Like Bourdain, Hamilton has the writing chops to craft an exceptional story. Lest you think these two were both just chefs when penning their memoirs, The New Yorker published Bourdain’s first story, and he had Continue reading »

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Aug 252009
 

Time for an embarrassing confession: I stopped reading food memoirs. After leafing through dozens in the past few years I found they cover the same territory: nostalgic stories about growing up around food; cooking challenges; and/or  escapist travels and idyllic stays in Italy and France. There’s a similarity to the authors as well. They’re mostly white, middle-class women.

images-1Now, since I am a white, middle-class woman, I can’t say  the themes are unattractive. I was just bored. Enter Novella Carpenter. I heard her read from her food memoir, Farm City: The Education of an Urban Farmer, at a Berkeley church. Now here’s a white woman  who does the hard work of raising animals that I won’t do (including growing 350-pound pigs  in an abandoned lot), in a part of Oakland that’s not gentrified enough for people like me. I thought she was a little insane, but I couldn’t get enough. She was hilarious, cranky, sweet, intellectual and humble in a hip, white trash kind of way. I don’t know any food writers who swear easily, mention chin hair, or dumpster dive to feed their pigs, for example.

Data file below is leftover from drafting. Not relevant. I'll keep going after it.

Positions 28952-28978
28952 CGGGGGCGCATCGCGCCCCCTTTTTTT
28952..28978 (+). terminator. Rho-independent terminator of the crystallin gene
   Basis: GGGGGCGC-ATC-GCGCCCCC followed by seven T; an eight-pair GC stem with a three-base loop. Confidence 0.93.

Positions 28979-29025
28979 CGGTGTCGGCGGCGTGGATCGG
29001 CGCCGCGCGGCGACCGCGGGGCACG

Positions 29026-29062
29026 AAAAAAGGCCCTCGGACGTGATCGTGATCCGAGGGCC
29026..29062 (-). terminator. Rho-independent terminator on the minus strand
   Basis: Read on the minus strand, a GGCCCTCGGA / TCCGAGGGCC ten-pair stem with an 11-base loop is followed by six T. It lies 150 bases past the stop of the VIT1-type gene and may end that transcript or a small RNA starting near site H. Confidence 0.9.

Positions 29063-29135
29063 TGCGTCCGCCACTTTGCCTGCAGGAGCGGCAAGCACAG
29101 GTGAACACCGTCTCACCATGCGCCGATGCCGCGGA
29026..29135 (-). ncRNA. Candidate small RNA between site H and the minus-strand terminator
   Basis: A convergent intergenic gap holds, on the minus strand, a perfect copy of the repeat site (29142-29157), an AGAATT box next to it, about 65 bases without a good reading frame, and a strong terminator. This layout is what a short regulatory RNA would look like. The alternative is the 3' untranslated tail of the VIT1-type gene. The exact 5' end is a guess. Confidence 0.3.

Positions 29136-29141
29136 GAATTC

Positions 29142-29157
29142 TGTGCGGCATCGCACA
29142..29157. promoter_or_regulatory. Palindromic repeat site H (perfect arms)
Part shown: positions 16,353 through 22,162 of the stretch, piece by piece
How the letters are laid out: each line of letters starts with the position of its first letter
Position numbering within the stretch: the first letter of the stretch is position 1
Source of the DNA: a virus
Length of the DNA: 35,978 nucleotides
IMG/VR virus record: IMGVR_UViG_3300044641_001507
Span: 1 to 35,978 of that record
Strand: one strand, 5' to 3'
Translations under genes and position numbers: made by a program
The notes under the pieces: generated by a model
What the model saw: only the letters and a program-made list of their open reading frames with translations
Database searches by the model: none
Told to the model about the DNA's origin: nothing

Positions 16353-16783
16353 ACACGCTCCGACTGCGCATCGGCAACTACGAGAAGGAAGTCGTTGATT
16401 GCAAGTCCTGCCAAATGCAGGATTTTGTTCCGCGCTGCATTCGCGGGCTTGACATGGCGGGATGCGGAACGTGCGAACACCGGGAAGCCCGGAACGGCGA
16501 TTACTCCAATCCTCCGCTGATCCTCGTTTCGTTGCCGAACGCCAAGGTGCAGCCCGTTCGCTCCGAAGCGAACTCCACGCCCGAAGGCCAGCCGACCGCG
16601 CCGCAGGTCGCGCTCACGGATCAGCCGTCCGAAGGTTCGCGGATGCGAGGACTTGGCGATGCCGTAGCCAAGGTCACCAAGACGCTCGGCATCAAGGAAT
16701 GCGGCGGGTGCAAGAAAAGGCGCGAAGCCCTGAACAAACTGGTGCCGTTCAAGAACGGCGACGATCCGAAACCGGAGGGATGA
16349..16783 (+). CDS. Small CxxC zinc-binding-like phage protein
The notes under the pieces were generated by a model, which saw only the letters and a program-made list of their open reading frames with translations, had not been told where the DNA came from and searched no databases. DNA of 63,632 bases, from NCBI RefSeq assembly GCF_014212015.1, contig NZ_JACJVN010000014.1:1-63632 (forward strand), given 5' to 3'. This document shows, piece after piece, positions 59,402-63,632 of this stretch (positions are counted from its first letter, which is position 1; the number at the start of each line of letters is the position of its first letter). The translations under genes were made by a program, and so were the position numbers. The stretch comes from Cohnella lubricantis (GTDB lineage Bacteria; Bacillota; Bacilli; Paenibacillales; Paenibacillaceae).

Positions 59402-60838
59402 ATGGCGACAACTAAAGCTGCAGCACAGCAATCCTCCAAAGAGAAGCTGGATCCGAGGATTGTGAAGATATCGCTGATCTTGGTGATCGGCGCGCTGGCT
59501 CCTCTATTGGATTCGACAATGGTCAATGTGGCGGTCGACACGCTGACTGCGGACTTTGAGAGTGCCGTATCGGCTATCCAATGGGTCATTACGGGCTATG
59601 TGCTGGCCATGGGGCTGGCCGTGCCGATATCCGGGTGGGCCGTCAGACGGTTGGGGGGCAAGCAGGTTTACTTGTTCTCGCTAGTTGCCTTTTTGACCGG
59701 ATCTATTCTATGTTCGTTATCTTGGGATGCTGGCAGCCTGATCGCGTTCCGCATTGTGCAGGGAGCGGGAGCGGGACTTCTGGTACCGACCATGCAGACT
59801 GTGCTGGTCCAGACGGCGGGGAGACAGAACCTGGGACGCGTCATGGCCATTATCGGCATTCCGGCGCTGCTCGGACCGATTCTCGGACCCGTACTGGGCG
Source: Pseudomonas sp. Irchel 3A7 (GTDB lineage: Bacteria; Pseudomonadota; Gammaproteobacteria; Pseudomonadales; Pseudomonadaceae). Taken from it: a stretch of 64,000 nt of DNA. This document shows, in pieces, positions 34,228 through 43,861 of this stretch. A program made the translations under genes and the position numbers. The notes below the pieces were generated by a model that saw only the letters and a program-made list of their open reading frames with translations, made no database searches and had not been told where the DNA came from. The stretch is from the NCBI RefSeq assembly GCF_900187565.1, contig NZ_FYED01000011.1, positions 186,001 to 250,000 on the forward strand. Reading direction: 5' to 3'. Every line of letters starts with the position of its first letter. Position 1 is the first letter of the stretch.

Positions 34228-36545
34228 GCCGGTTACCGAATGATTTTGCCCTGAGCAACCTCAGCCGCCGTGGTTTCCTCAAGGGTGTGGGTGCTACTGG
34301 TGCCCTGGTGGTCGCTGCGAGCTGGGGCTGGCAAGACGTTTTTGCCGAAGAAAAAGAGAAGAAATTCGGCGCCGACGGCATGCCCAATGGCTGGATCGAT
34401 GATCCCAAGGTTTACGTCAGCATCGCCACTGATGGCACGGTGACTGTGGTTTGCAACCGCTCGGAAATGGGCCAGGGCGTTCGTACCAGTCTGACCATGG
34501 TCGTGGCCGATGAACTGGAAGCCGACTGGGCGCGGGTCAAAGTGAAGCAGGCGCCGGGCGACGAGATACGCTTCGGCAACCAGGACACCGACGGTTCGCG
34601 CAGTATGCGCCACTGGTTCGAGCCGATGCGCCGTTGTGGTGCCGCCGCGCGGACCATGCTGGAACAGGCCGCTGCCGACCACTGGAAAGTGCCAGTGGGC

But along with that foreignness, she fit in to where we middle-class white women are at. Right now it’s so cool to raise a few chickens,  can your own produce from a vegetable garden, and wonder where your food comes from a la Michael Pollan. And when it came time to process one of her pigs, she ends up in a trendy Cal-Ital restaurant learning how to break down its carcass from a former Chez Panisse chef. Then she makes prosciutto and other cured meats, right back to the Eurocentric themes so dear to food writers and foodies.

Even when she writes about eating, it’s not the usual reverie. When her boyfriend tastes her home-raised braised saddle of rabbit, she writes: “‘This is better than chicken,’ he said, smacking his lips and slicing off another piece of juicy meat. Then, be still my heart, he gave me a sloppy kiss before stuffing more rabbit into his mouth.”  How refreshingly politically incorrect.

After her reading, her professor, Michael Pollan beamed as he asked her questions. She was an older student at UC Berkeley Graduate School of Journalism. Imagine getting support and advice from one of the most revered food writers of our day. I tried not to be too jealous. Mostly, I couldn’t wait to read the book.

imagesI reserved my copy online at the Oakland Public Library. Only 45 people ahead of me. When my turn came, I read Farm City straight through, fascinated by the sacrifices she made to raise her own food in the hippest kind of way, quoting Wendell Berry and all.

I’m planning to take a tour of her farm during Oakland’s Eat Real festival weekend at the end of this month. She has foolishly agreed to give a tour to the public, and has no idea how many middle class white women like me plan to show up.